Look and feel mechanism?

Pedro Duque Vieira pedro.duquevieira at gmail.com
Mon Dec 9 13:10:04 PST 2013

@Felix: Thank you for the kind words (although I don't consider myself a
rock star :-) ). As you mentioned I said I didn't want to make a iOS 7
native look and feel, I said it because I consider it broken as well as
many other influential designers do. Broken in the sense that it has
various wrong design decisions.

As for the discussion of native look and feels, I think a cross platform
look and feel that goes for the least common denominator and doesn't
violate any of the platforms look and feel guidelines is the best way to go.
As was already said having a native look and feel for each platform is a
ton of work, even if the framework does provide one (as Felix said, most
often is not even 80% identical) you still have to adapt the application
for each platform if you go this way. The real problem is the "feel" part,
each platform has a different standard set of controls, consider for
example windows 8 which for desktop app almost always substitutes menus for
a ribbon. If you go this way you better, as was already said, go with the
platforms set of tools to create apps, instead of using java/javafx.
Modena is an excellent cross platform look and feel that looks great,
something we never had in swing, at least not out of the box in the
framework. And I think this is the best way to go.
As for mobile, I think the same should be done: create a cross platform
look and feel. When developers choose java for this it often is because
they lake the necessary resources to build a native app for each system. A
good cross platform look and feel will speed up development and time of
delivery. I don't think you have to go native to have a great designed app,
there are various examples on mobile of great apps that don't use the
standard looking platform controls. There are even apps that go as far as
use almost only gestures with almost no controls.
  Checkout "Clear", a critically acclaimed app for its design, that almost
doesn't use controls: http://realmacsoftware.com/clear/ or "Paper" also an
app that is recognized by many as having an excellent design that also
doesn't use standard native controls: http://www.fiftythree.com/

On Mon, Dec 9, 2013 at 8:03 PM, Felix Bembrick <felix.bembrick at gmail.com>wrote:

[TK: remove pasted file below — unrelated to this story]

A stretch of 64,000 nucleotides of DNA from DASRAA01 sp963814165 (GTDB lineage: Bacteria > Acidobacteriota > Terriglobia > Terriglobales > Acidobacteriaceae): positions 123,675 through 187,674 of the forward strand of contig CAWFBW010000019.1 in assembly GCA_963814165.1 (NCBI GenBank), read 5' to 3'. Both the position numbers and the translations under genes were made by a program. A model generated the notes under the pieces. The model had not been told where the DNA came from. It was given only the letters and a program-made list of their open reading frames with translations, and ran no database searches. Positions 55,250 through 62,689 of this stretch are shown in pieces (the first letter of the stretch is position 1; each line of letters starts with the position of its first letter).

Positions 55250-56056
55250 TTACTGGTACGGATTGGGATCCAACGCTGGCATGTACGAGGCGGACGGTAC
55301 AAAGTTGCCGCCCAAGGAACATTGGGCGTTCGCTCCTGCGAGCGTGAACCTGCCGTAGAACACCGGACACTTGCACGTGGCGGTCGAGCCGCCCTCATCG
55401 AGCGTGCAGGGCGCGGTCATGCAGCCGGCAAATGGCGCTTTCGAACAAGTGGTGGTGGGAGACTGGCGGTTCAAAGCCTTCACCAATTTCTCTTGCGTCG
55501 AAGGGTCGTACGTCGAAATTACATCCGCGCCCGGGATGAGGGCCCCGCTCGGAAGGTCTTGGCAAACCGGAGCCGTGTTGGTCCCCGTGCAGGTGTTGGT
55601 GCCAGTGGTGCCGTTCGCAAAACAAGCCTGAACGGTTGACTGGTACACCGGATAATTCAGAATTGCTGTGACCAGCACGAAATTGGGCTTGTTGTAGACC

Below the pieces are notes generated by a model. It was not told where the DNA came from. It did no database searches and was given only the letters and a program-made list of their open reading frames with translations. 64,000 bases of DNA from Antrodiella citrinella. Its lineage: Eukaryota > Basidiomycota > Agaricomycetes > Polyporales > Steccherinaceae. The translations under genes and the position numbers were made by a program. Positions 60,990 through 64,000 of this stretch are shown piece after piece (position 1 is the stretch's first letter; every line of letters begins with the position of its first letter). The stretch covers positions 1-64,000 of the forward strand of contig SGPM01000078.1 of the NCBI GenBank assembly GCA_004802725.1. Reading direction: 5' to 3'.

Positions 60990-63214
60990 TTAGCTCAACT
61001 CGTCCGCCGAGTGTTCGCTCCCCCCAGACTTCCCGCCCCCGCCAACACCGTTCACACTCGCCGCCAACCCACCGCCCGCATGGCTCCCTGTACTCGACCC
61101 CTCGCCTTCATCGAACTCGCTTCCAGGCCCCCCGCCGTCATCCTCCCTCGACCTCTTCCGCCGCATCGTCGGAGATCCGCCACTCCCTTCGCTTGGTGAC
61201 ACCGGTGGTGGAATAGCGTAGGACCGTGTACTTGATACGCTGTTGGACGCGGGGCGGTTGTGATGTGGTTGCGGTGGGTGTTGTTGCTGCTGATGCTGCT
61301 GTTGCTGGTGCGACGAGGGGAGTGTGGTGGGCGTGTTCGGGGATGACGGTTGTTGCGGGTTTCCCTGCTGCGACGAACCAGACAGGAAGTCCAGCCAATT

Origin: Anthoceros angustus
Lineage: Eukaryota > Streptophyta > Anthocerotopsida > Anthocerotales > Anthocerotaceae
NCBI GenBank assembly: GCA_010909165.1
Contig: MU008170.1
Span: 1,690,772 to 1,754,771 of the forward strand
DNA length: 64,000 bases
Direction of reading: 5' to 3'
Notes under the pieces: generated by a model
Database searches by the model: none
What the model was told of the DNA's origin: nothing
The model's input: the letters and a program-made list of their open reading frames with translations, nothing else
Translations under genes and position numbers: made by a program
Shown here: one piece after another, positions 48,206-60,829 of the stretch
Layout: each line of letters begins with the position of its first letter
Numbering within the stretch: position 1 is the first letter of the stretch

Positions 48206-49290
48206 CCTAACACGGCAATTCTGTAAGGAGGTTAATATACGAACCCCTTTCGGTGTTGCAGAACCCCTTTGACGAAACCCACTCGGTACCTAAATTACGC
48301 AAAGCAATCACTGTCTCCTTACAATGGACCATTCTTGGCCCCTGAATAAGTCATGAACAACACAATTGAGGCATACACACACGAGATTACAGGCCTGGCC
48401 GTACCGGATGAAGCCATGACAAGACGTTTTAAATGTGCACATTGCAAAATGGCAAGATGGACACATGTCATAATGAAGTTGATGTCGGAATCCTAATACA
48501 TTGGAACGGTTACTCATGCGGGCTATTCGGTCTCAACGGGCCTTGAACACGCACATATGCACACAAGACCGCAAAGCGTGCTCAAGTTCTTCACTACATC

> I am with you on the "design pattern" approach you refer to which is
> basically a higher level of abstraction than say one which actually
> specifies which widget types to use.
> But who is this "someone who loves the target platform" and how and when
> do they get to hook-in the actual widgets?
> While I agree JavaFX certainly has the ability to implement the high-level
> abstraction layer (as does pretty much any programming language, how
> (physically speaking) is someone going to link this with an actual
> selection of widgets on each OS?  Isn't *that* the whole problem here?
> Felix
> On 10 December 2013 06:50, Stephen Winnall <steve at winnall.ch> wrote:
>> Just to take a completely different tack: I have a sneaking suspicion
>> that the whole approach to UI design is wrong. Aside from the platform
>> abstraction thing, I wonder whether we shouldn’t be approaching UIs from a
>> design pattern perspective. The application programmer is the wrong person
>> to decide whether to implement a pop-up menu, a combobox or a selection
>> list: all the programmer needs to specify is “get me one or more elements
>> from this list”, and someone who loves the target platform (even Windows
>> ;-) ) should instantiate the appropriate widget for that platform.
>> JavaFX gives us the capability to do this.
>> I think we tend to think of ourselves as clones of Leonardo da Vinci,
>> capable of programming and design, when the truth is somewhat different,
>> the more so when we’re implementing stuff for platforms we secretly
>> despise… But now I’m ranting, sorry.
>> To get back to cross-platform looks. People are used to them because of
>> WWW and browser interfaces. But the desktop has no competitive advantage